Cleveland June 01, 2017
Here Are 8 Museums In Cleveland That You Absolutely Must Visit
As a culture, we develop grand institutions with the intention of preserving, maintaining, and celebrating our own story, and Clevelanders in particular do so with a spectacular flair. Like the wide variety of cultures and ethnic groups that call this great city home, the museums in Cleveland are all quite different and remarkable. We have an unusual and varied selection of museums — some of which will absolutely sweep you off of your feet and transport you to another world.
1. The Cleveland Police Museum, 1300 Ontario Street, Cleveland
This museum traces the history of the Cleveland PD back to the mid-1800s, commemorating the colorful history of Cleveland crime and the individuals on both sides of the law. See artifacts that allude to the creation of the canine and motorcycle units, learn about Cleveland streets during Prohibition, and uncover the role Eliot Ness played as the Cleveland Safety Director. Admission is always free, so stop in weekdays between 10 and 4 to indulge your curiosity and learn about an integral piece of local history.
2. The William G. Mather Steamship, 601 Erieside Avenue, Cleveland
This 618-foot ship was constructed in 1925 and spent its life working as a Great Lakes freighter brimming with first-time engineering feats. While on board, you can learn about The Great Lakes Story so far, as well as what its future may hold in a world where science and technology meet through preservation. During the summer, this beauty is open Tuesday through Saturday from 11 a.m. to 5 p.m. and Sunday from noon to 5 p.m. with opportunities for self-guided and behind-the-scenes tours.
3. The Cleveland Hungarian Museum, 1301 East 9th Street, Cleveland
This museum prides itself on being the heartbeat of Hungarian culture in Northeast Ohio, a title that is both accurate and well-deserved. The museum was established in 1985, nearly one century after large-scale Hungarian immigration to Cleveland began, by a small and enthusiastic group of volunteers. It strives to present Hungarian history with special emphasis on the contributions of Cleveland Hungarians. Glimpse back in time at the Hungarian sections of Cleveland that no longer exist, get close to stunning examples of folk art, and admire a number of embroidered and ceramic goods. Stop in Tuesday through Friday between 11 a.m. and 3 p.m. to check out its awesome displays, and consider making a donation toward the continued preservation of Cleveland Hungarian culture.
4. A Christmas Story House, 3159 West 11th Street, Cleveland
This quaint Victorian home is nestled in the Tremont neighborhood, where exterior filming for this timeless holiday classic actually took place. The museum opened just over a decade ago and features props from the movie, including the Higbee’s Window Toys and Randy’s snow suit. Stop in between 10 a.m. and 5 p.m. for a behind-the-scenes look at the magic of this movie. When navigating to the museum, just keep your eyes peeled for the house with the leg lamp in the window.
5. Cleveland Museum of Contemporary Art, 11400 Euclid Avenue, Cleveland
Better known as MOCA, this museum has nestled itself into the cultural landscape of Cleveland through ever-evolving exhibits that feature regional artists. The museum serves as a continuous stream of inspiration and ingenuity, offering a vibrant environment to learn, explore, and admire. Before you even enter, you can feel the artistic energy of the unusually shaped black stainless steel structure. The museum is open Tuesday through Thursday from 11 a.m. to 6 p.m., Fridays from 11 a.m. to 9 p.m., and weekends from 11 a.m. to 5 p.m. Admission is free the first Saturday of every month, so mark your calendars!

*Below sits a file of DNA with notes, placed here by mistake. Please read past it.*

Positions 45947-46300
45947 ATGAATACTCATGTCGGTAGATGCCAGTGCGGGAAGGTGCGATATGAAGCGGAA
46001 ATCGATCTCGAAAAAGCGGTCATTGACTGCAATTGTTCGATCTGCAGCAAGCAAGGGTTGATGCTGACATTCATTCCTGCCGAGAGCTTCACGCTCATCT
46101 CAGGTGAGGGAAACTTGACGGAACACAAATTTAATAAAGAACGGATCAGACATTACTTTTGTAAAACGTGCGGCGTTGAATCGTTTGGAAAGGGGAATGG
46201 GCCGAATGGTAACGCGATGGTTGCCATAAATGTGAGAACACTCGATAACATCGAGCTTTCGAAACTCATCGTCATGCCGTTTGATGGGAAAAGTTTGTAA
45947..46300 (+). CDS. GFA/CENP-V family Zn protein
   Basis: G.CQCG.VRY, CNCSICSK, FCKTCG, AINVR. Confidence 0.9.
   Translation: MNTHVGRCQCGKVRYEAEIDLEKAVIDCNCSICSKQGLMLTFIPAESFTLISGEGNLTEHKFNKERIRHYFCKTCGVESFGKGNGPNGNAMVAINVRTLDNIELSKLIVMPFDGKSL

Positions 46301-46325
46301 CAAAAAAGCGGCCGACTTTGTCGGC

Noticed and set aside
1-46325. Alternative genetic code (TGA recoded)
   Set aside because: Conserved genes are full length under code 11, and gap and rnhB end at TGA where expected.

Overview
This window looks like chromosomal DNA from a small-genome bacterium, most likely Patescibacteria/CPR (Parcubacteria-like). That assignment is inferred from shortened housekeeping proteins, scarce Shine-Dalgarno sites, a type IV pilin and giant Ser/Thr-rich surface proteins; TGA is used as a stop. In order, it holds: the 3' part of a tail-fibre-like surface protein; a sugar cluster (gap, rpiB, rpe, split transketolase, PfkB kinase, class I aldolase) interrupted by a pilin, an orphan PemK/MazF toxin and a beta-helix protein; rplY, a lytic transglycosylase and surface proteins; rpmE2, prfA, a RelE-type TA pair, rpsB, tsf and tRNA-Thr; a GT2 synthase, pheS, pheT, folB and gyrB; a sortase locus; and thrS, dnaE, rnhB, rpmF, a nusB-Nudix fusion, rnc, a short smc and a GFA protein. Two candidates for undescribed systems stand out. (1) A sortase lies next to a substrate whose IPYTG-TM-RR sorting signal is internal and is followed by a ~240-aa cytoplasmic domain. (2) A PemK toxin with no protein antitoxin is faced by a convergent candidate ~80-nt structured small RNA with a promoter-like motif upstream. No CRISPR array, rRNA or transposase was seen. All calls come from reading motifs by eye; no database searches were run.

6. The International Women’s Air and Space Museum, 1501 North Marginal Road, Cleveland
In the Terminal of Burke Lakefront Airport is a testament to the women of aviation history. In 1998, many pieces of aviation memorabilia saved by the Ninety Nines (an international organization of women pilots, of which Amelia Earhart was the first elected president) were preserved and placed on display to document their continuous contribution to aviation. Stop in daily between 8 a.m. and 8 p.m. to peruse articles, artifacts, artwork, and more.
7. Rock and Roll Hall of Fame, 1100 East 9th Street, Cleveland
If you haven’t visited this great Cleveland location, you absolutely must. Here, get up close and personal with artifacts relating to the development of rock as a genre and the artists, producers, and other notable figures who made it what it is today. Hours vary seasonally, but this stunning building is a visual treat year-round, so it is perfect for a day trip any time of year.
8. USS Cod, 1201 North Marginal Street, Cleveland
This 1943 Gato-class submarine looks rather out of place in the waters of Lake Erie, but her engines were actually constructed at the General Motors Cleveland Diesel plant, so she is right at home. Learn about the role the USS Cod played in WWII, and drink in the unaltered wartime configuration of the mighty vessel. Stop in May through September between the hours of 10 a.m. and 5 p.m. daily, and bring with you a sense of adventure and an imagination as you see the Cod’s history come to life.
We love our local history, and we also have a lot of love for the local institutions and groups that strive to preserve it. With such a rich history and cultural scene, Cleveland makes the perfect home to its many museums.
Though Cleveland already has much to offer, dreaming opens the door to inspiration and possibility. So, if you could, what kind of museum would you open in Cleveland, or what would you like to see further contribute to our cultural preservation? Let us know in the comments below!